185. Anatomy of a Camera Lens

by Jarvo J May. 20, 2009 26688 views

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I've always thought that lenses were greatly over-priced. How can they justify the price tages that come with them? It wasn't until I stripped this one down, that I realised just how much technology they contain. The lens shown here is the 50mm 1.8; it is the cheapest lens in the Canon catalogue. I expect that more expensive lenses contain more technology, but I'm not looking to break a more expensive one just to find out.

The true nature of lenses - upside down images.

Proof, if it were needed, that you can reverse a standard lens to take macro images.

This is how it's done. Mine is a poor image bacause I just lined the lenses up, but for less than a tenner you can buy a specially made coupler ring (sorry about the quality of this shot too, but it's hard taking a picture of yourself holding one camera at arm's length whilst looking through another).

The six main parts of the lens laid out. Please hover cursor over the picture for labels. Note, that as this is a very simple fixed lens so there's only two pieces of glass. If anyone fancies dismantling a very expensive zoom lens, I'd love to see how many they have.

The six again, but this time in order from front to back.

The circuit board. I don't know what bits do what, with the exception of the little round disk at the bottom. This controls the flow of electricity into the motor via some brushes on the back.

The drive mechanism. Because it's only a cheap lens, this is made of plastic. The cog in the bottom right hand corner controls the auto focus. When it is disengaged (as in the picture) focus is manual. When it is engaged (imagine it pushed to the left a bit in the picture), the auto focus works.

Same mechanism, different angle.

The motor. The whole thing is just 20mm from top to bottom.

The focussing mecanism. Movement of the plastic block “A” in the groove “B” is what causes the front lens element to move in and out.

The aperture half way open. Being a cheap lens, it only has 5 diagphram blades. Pay more - get more. The slider to the right is what controls the aperture,

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Ricardo 11 years, 8 months ago

Geez!
thanks God, Jon did this to me!:D
I dont need to break any lens to see how it is made now! :)

11 years, 8 months ago Edited
Gillian 11 years, 8 months ago

Is no piece of equipment safe in your house? Hard drives, lenses .......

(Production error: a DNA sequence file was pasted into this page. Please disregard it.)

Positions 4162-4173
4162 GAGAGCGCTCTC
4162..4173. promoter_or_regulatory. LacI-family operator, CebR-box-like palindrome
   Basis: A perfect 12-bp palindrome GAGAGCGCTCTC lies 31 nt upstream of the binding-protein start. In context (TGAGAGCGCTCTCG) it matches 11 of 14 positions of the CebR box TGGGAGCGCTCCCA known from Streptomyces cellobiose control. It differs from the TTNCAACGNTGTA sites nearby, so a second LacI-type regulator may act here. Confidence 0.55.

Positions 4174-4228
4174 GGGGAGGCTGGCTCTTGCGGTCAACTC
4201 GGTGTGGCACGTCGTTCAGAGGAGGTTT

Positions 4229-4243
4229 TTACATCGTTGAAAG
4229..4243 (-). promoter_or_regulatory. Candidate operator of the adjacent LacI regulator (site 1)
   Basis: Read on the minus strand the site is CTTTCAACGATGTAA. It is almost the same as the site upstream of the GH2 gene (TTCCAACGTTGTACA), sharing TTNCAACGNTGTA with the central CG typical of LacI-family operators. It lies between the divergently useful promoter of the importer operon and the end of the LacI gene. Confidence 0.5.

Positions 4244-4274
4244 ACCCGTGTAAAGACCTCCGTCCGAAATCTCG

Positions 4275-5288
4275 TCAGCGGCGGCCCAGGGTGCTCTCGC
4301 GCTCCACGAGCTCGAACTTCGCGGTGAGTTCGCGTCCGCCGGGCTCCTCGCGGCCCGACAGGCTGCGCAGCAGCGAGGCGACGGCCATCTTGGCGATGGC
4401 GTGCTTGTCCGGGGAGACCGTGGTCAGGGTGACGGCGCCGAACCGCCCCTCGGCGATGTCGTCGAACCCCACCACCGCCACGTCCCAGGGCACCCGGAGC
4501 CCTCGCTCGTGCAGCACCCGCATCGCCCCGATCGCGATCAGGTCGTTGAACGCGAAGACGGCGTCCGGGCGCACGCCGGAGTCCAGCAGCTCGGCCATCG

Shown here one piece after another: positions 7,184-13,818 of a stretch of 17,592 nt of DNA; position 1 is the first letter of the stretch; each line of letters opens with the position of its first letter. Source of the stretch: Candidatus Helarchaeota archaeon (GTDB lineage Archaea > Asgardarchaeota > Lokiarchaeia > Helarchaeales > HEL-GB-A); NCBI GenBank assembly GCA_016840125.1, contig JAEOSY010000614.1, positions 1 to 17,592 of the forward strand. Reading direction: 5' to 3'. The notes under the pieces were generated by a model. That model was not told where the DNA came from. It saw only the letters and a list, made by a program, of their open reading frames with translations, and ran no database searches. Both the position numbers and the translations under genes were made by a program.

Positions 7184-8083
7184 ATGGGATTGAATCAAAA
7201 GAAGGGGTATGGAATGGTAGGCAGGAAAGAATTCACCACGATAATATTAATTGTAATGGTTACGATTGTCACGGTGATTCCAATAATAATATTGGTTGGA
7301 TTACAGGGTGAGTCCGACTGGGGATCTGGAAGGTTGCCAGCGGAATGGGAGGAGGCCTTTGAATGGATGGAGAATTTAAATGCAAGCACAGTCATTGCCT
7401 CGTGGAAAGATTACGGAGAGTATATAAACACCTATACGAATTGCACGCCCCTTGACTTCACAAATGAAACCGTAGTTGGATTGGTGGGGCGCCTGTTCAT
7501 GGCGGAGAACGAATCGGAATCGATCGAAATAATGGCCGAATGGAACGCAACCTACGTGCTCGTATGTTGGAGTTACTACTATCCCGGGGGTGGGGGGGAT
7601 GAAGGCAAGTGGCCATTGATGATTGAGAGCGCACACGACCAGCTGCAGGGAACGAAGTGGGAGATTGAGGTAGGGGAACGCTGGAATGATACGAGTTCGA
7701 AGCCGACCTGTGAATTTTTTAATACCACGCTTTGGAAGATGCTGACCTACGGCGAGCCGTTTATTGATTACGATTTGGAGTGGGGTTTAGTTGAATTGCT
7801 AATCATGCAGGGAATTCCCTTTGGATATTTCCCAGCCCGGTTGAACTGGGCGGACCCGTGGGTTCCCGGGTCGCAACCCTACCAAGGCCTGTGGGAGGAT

11 years, 8 months ago Edited
Mehdi Saharkhiz 11 years, 8 months ago

Such a cool post

11 years, 8 months ago Edited
Miclaud 11 years, 8 months ago

Nice!!!!

11 years, 8 months ago Edited
Gerd Korts 11 years, 8 months ago

Well, I have an expensive one but after your set for sure I will simply believe that 10 or so lenses are inside :-))

11 years, 8 months ago Edited
Brian 11 years, 8 months ago

Cool set! Very interesting to see all the different parts and you got some great closeups of these.

11 years, 8 months ago Edited
Sandra Vermeulen 11 years, 8 months ago

I share the opinion of Ruth,
I dare not think for disassemble one of my lenses ...
Restore would not work for me.
Did you get the lens back together or was that not intended? :o)

11 years, 8 months ago Edited
Netii 11 years, 8 months ago

wow very instructive set :)

11 years, 8 months ago Edited
Jet28 11 years, 8 months ago

Fascinating post! I always loved pulling things apart - you've saved me the trouble :-)

11 years, 8 months ago Edited
Paul 11 years, 8 months ago

Great shots ......Did you put it back together again?....and if you did how many bits were left over???

11 years, 8 months ago Edited
Marsha 11 years, 8 months ago

No way! All of that is in that one little lens? I have a 50mm Canon lens and I would have never guessed. Awesome work, Jon...shots are amazing and information is fascinating.

11 years, 8 months ago Edited
Michael Sakowicz 11 years, 8 months ago

Very interesting. I would never have the guts to take a lens apart.

11 years, 8 months ago Edited
Hajnalcsillag 11 years, 8 months ago

Dear Jon, how interesting! Just great that you took the effort of taking apart this photolens. Congrats. These photo's appeal to the most critical eyes. They're just fine. Bye

11 years, 8 months ago Edited
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